Monday, April 6, 2015

Pre-Practicum Musings: Part 7

I had a chance to do a little bit of lots of different things last week, including the following:

1) A few more pesky Nook contracts (like I said, the glamorous stuff!)
2) Search for a missing book (even more glamorous, no?)
3) Compiled a student-submitted "cheat sheet" of what to do and not do when taking notes based on their own notes that they turned in after a lesson on notetaking (a crucial lesson to deliver just before they start research for their final research paper). Some good takeaways in here - nice to see that many of them were actually listening during the lesson! - and having it in a concise format that they can refer to throughout their research process.
4) Some initial research into interesting ways to present Summer Reading for all the incoming 6th-graders. In the past, the LMS has book-talked the books which hasn't been ineffective, but she was wondering if there were any resources out there that might liven up the presentation so that she's not just talking the whole time. Ran short on time a bit, but found a few interesting trailer-type videos that I included in this working file.

Our class discussion this week was around Project-Based Learning (PBL) which is some pretty interesting stuff. What is Project-Based Learning?

I was able to make some real-library applications in talking with the LMS that I've been working with during my pre-practicum. Simply put, while I think PBL is a worthwhile endeavor, and perhaps where education should be going, it's a fundamental change that can't just happen overnight. There have been some PBL-inspired projects I've been able to observe in the library (one example: The Egyptian Virtual Museum) and while there was enthusiasm on the part of the content-area teacher, snow days and other time constraints required that he move on with other parts of the curriculum before the project actually finished, leaving library personnel to tie up the loose ends and get the virtual museum up and running. Not the end of the world, of course, but it does leave out the 6th step of PBL (Presenting the Results and Reflecting on the Process). Does this matter? At the end of the day, students learned more about Egypt than previous classes did when they just worked on creating one artifact, they had exposure to information literacy skills while they created the hierarchy for their museum rooms, and the LMS and history teacher had a chance to collaborate on a truly new way of teaching the unit on Ancient Egypt. So while maybe it's not a "true" PBL example, it helped pave the way (hopefully) for future collaborations with other teachers.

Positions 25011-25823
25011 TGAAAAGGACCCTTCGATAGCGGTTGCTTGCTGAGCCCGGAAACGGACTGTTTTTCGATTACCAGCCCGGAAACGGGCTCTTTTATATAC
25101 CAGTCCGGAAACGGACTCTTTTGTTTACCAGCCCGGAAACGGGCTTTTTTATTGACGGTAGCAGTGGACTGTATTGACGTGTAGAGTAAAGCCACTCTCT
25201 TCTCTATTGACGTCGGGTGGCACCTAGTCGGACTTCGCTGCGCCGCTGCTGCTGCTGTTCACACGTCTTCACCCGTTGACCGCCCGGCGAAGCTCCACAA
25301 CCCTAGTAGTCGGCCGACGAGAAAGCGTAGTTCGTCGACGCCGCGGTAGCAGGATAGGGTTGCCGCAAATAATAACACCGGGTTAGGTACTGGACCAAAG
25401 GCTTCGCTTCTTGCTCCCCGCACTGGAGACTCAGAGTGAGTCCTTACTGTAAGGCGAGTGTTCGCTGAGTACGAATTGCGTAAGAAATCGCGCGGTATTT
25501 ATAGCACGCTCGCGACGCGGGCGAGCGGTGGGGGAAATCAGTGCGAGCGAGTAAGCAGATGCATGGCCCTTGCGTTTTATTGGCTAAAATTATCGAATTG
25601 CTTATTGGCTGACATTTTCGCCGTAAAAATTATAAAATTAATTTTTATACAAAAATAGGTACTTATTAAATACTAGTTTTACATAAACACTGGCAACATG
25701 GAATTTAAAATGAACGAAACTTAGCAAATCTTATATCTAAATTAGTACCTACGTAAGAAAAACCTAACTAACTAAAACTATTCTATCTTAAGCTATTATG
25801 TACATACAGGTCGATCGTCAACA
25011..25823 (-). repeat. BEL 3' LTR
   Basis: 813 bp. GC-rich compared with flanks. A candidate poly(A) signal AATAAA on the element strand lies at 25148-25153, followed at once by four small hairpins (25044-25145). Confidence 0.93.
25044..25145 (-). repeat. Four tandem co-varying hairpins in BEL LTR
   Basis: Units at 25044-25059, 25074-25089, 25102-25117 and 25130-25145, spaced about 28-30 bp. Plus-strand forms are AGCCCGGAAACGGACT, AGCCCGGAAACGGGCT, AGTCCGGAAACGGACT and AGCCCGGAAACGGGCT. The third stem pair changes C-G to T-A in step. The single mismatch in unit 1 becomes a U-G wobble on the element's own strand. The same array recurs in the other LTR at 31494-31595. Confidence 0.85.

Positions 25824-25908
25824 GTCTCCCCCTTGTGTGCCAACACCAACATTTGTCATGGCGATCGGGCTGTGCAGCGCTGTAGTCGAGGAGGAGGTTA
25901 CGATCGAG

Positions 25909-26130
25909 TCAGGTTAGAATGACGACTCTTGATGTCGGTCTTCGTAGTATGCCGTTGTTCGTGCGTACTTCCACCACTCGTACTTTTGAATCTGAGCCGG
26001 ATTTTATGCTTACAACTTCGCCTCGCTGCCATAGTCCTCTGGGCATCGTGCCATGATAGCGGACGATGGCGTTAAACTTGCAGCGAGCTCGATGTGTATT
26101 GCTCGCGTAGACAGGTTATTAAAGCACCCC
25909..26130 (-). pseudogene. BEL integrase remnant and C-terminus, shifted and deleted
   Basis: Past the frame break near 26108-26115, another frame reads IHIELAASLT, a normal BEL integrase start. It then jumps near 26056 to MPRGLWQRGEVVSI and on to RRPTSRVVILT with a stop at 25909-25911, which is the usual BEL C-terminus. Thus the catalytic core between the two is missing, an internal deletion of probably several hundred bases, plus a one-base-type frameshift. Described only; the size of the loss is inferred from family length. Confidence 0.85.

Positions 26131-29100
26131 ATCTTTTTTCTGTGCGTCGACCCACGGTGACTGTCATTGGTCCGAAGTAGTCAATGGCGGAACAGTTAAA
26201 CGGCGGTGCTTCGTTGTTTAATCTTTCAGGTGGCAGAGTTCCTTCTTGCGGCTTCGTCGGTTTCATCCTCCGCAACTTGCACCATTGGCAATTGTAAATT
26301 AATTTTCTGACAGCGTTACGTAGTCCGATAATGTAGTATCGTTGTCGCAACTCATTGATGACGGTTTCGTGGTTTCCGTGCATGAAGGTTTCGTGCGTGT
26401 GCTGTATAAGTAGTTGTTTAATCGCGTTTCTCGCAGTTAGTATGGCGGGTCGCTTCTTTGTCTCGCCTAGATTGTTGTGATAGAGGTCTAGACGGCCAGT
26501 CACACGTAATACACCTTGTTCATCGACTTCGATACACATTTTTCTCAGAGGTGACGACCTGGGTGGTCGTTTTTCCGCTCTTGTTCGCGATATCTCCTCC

Today's Hours: 3

Total Hours: 18

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